Sam responded, “I laughed. And hung up on him. He called me back. I ended up taking the job and my life changed forever.”
Although the City Council race was unsuccessful, Sam was led to a new opportunity.
“I was offered a job running a U.S. Congressional primary campaign, and I panicked,” Sam admitted. “I knew I didn't have the knowledge or skills to run that race. So I started asking around. Everyone I talked to said the same thing: go to the Leadership Institute. I took the one small check I'd gotten from the City Council race and booked my tickets. And I've never looked back.”
In December 2009 Sam came to the Leadership Institute’s week-long Campaign Manager School. There, he learned from the expertise of 26 volunteer faculty along with 110 other attendees.
“The Leadership Institute brought in the best-of-the-best: real professionals who had run and won the big races,” Sam said. “Before LI, I was a social media infant. I had never given an interview or scheduled a press conference. I had organized volunteers, knocked on a lot of doors, made some calls, and written a bunch of press releases, but that was about it. I had no idea how to put those skills together, add the ones I needed, and turn the whole thing into a professional campaign.”
Sam continued, “LI filled the holes and gave me the tools to match my strengths to the needs of the campaigns I've worked on. I took the models in my LI binder literally. I used the sample campaign plan the Leadership Institute gave me and pretty much just copied it. In fact, I stole every idea I could from the instructors at LI. Over time, I was able to start making my own additions and changes to the strategies I learned, but I would never have been able to do that without the foundation the Leadership Institute gave me.”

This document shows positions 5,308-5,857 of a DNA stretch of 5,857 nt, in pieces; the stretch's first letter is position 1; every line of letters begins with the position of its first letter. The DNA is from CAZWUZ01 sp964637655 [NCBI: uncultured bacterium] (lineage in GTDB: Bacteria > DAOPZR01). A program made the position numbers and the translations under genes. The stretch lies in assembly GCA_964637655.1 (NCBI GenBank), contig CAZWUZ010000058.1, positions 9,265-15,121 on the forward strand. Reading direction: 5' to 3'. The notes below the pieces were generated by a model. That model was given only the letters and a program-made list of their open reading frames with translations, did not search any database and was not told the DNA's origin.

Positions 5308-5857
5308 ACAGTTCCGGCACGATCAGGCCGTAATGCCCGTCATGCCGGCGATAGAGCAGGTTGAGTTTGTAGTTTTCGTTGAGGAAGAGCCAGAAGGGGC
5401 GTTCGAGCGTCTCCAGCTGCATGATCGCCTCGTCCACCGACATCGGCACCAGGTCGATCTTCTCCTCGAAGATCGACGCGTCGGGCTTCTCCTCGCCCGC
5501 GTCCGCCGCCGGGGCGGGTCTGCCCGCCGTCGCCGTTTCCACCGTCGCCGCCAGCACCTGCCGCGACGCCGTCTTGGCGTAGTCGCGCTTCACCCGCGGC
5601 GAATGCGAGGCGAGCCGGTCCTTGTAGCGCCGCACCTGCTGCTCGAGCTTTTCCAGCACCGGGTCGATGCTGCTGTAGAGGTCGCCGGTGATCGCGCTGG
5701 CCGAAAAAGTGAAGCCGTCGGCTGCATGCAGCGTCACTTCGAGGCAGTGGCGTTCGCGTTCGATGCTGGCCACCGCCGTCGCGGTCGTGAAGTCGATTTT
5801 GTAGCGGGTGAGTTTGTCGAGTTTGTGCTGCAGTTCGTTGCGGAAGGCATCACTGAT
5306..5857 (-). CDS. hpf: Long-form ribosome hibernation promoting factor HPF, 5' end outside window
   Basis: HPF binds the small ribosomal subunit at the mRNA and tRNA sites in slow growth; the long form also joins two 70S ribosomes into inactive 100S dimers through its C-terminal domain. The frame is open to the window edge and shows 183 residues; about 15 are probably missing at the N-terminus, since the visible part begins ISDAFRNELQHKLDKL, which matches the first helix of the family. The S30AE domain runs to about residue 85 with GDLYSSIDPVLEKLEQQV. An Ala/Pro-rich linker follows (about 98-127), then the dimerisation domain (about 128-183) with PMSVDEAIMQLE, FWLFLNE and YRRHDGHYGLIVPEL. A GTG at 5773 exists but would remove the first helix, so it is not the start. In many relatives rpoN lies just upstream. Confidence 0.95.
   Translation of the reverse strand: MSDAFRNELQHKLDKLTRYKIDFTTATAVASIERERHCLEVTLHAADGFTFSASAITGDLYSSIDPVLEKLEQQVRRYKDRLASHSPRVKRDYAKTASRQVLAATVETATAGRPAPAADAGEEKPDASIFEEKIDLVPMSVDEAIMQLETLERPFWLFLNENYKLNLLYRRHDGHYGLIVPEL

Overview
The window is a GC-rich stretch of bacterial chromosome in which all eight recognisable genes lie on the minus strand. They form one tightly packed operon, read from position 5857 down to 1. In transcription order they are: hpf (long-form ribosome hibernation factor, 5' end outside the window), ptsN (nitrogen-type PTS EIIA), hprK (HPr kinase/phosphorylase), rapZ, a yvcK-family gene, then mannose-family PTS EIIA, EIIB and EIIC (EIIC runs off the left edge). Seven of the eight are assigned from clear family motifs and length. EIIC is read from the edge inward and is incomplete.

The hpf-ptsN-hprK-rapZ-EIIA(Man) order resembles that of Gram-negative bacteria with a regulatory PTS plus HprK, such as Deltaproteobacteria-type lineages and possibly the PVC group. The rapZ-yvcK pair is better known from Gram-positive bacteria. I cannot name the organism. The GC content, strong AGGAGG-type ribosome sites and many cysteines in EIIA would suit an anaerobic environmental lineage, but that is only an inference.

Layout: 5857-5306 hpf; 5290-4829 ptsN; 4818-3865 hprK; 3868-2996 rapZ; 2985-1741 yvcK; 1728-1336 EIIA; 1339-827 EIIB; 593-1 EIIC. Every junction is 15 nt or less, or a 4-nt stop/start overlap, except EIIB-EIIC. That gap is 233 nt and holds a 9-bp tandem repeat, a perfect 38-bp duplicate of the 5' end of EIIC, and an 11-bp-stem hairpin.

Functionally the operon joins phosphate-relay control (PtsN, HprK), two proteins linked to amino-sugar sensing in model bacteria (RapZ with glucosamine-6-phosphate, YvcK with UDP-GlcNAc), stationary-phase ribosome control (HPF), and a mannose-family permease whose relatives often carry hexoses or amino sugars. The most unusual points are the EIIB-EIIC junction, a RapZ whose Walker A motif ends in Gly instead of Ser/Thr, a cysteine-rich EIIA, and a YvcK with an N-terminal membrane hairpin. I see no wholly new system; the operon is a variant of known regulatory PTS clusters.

LI is offering the same campaign management training Sam took this February 4-7. Click here for more details and to register online.
“Just having that training from the Leadership Institute on my resume has opened a lot of doors,” Sam said. “Candidates and political organizations know that LI grads have the skills and training they need to be effective campaign staffers and managers from day one.”
“The professional contacts I made while I was at LI have paid off time and again over the last few years,” he continued. “I met and formed relationships with some of the best people in the business, relationships that have led to job opportunities, and given me the insights to find the right outside consultants when I need them.”
Please welcome Sam Stone as the LI’s Graduate of the Week.
“The Leadership Institute is the single best way for someone who wants to make a difference in electing conservatives to develop the skills and connections they'll need for a lifetime of effective advocacy,” Sam said. “LI will give you the tools; you have to put them to work.”
To nominate a Leadership Institute graduate or faculty member to be featured as LI's spotlight of the week, please contact LI's External Affairs Officer Lauren Day, formerly Lauren Hart, at Lauren@LeadershipInstitute.org.